Cablegate: Visit of Treasury Under Secretary For

This record is a partial extract of the original cable. The full text of the original cable is not available.





E.O. 12958: N/A
SUBJECT: Visit of Treasury Under Secretary for
International Affairs John B. Taylor

REF: Cape Town 536 (NOTAL)


1. (SBU) Summary. Treasury U/S Taylor and DAS
Fratto sought support from South African Finance
Minister Manuel to a U.S. proposal to move from loans
to grants for HIPC countries in the multilateral
development banks. The Minister agreed that the HIPC
program had lowered debt levels for participating
countries but raised numerous questions about the
proposal, including possible institutional affects
and the long-term sustainability of donor flows to
IDA and the AfDF. U/S Taylor told Manuel that the
U.S. could not support the IFF and that global taxes
for development were politically unacceptable. In a
separate meeting, U/S Taylor and Reserve Bank
Governor Mboweni discussed an IMF staff proposal to
provide technical assistance to HIPC countries
without requiring that a Fund program be in place.

2. (U) In Cape Town, U/S Taylor and DAS Fratto met
with South African apparel and wine exporters
benefiting from AGOA, and in Johannesburg, the
Treasury officials visited a former township to see a
range of low-income housing initiatives, including
those benefiting from the USG/s African Mortgage
Markets Initiative. Public diplomacy aspects of U/S
Taylor's visit are reported in reftel. End Summary.

U.S. Proposal for IDA Grants

3. (SBU) In a September 8 Cape Town dinner meeting,
Treasury Under Secretary for International Affairs
John Taylor and DAS Tony Fratto discussed with
Finance Minister Trevor Manuel and senior National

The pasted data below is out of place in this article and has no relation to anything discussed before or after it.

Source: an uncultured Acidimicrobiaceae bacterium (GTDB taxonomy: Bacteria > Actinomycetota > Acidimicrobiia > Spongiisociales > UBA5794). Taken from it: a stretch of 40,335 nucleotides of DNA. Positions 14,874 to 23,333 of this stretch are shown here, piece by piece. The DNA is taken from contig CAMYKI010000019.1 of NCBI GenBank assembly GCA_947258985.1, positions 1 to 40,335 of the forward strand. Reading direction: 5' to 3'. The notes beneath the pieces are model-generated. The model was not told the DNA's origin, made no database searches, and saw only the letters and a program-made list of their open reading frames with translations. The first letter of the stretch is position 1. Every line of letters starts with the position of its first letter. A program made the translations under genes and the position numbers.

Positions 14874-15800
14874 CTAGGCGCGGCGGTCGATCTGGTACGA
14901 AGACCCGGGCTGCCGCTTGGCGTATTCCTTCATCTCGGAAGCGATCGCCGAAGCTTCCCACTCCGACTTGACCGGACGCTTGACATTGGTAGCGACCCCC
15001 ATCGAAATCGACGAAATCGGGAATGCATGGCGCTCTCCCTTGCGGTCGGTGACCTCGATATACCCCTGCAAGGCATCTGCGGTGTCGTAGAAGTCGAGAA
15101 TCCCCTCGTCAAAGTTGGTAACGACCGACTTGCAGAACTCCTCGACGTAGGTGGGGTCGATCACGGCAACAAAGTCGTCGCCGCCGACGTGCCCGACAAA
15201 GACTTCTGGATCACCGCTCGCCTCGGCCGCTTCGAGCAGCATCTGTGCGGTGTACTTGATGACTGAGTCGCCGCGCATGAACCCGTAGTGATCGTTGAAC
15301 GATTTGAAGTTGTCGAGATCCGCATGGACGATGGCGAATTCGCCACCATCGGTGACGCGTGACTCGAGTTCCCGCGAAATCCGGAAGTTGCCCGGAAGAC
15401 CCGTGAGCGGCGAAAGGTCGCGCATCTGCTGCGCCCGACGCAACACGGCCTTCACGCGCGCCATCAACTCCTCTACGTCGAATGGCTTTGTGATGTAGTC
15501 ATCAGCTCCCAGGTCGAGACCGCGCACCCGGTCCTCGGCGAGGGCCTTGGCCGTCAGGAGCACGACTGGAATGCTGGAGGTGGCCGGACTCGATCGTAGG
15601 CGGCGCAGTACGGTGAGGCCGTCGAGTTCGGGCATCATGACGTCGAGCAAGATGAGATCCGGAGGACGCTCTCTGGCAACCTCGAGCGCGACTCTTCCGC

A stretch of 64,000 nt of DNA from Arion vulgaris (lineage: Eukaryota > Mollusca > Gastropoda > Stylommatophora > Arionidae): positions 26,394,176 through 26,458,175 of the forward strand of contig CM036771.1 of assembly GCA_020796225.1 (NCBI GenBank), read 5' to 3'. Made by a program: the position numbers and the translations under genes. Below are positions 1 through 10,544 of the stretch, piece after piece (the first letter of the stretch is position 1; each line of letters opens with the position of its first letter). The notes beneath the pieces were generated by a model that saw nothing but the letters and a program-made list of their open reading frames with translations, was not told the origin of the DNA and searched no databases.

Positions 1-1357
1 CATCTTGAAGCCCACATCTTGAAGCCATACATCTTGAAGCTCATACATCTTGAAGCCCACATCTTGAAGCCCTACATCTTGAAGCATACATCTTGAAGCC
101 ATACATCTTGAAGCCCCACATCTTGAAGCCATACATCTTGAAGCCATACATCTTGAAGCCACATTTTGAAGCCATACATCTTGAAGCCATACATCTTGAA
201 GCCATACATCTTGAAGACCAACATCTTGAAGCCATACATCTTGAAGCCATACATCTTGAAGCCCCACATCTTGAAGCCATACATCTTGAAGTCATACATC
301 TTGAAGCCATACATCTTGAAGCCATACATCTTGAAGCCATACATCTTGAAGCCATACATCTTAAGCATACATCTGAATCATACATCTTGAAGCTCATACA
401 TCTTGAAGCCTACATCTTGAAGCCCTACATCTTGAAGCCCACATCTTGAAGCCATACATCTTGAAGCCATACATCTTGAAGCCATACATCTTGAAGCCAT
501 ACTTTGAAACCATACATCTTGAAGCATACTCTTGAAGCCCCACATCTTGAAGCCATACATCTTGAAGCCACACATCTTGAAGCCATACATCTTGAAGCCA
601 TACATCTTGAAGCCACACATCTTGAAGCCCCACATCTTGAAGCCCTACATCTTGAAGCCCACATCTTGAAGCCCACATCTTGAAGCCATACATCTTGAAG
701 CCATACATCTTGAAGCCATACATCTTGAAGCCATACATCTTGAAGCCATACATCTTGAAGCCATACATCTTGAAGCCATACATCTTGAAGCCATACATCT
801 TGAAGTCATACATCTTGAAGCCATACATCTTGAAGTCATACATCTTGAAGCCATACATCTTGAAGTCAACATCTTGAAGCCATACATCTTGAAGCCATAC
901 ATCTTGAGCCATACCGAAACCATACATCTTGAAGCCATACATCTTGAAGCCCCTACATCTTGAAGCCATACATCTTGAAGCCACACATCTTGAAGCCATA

Treasury officials a U.S. proposal to move from loans
to grants for HIPC countries in the multilateral
development banks (MDBs). U/S Taylor explained that
the HIPC initiative had not succeeded in reducing the
debt burden. HIPC countries found themselves in an
absurd situation. They must borrow to repay debt.
U/S Taylor said the donor community needed to find a
way to stand down on debt while keeping resources
flowing for developing countries. If donors did not
find a way to stop the build up of debt, MDB resource
flows would be wasted.

4. (SBU) Finance Minister Manuel said he agreed
with the diagnosis, but he was not sure of the
treatment. He was worried about the unintended
consequences of the idea. He said the proposal to
shift to grants could imply fundamental change in the
World Bank as an institution. For the Minister, the
AfDB/F was the key question. Changing the funding
structure might destroy the institution. AfDB/F
issue needs a separate look in his view. The
Minister also expressed concern about the long-term
sustainability of donor flows. He stated that the
IDA pool of funds is currently not large enough to
meet Millennium Development Goals. He asked what is
the security of income to IDA? Will the U.S.
Congress continue to support resources for IDA?

5. (SBU) U/S Taylor explained that the U.S. idea
did not represent institutional change. IBRD loans
would not be affected. The focus was strictly HIPC.
Taylor agreed that sustaining flows was the key
question and explained that the U.S. proposal would
not reduce resources. In fact, IDA and other soft
loan institutions, such as the AfDF, would actually
get more funds. Taylor pointed out that IDA would
always depend on donor funding. It will never be
self-sustaining. He added that there was also a
moral question of using reflows from countries like
Ethiopia to pay for development in Niger. U/S Taylor
said he had a higher degree of confidence in donor
countries funding IDA than developing countries
repaying IDA loans. In fact, IDA 14 contributions
would be higher. U/S Taylor said he was optimistic
that the U.S. Congress would support grant funding,

6. (SBU) Ambassador Frazer added that HIPC simply
was not working. We needed to change our approach to
get HIPC countries to a sustainable level of
development. The Ambassador said the international
community had a window of opportunity to move ahead;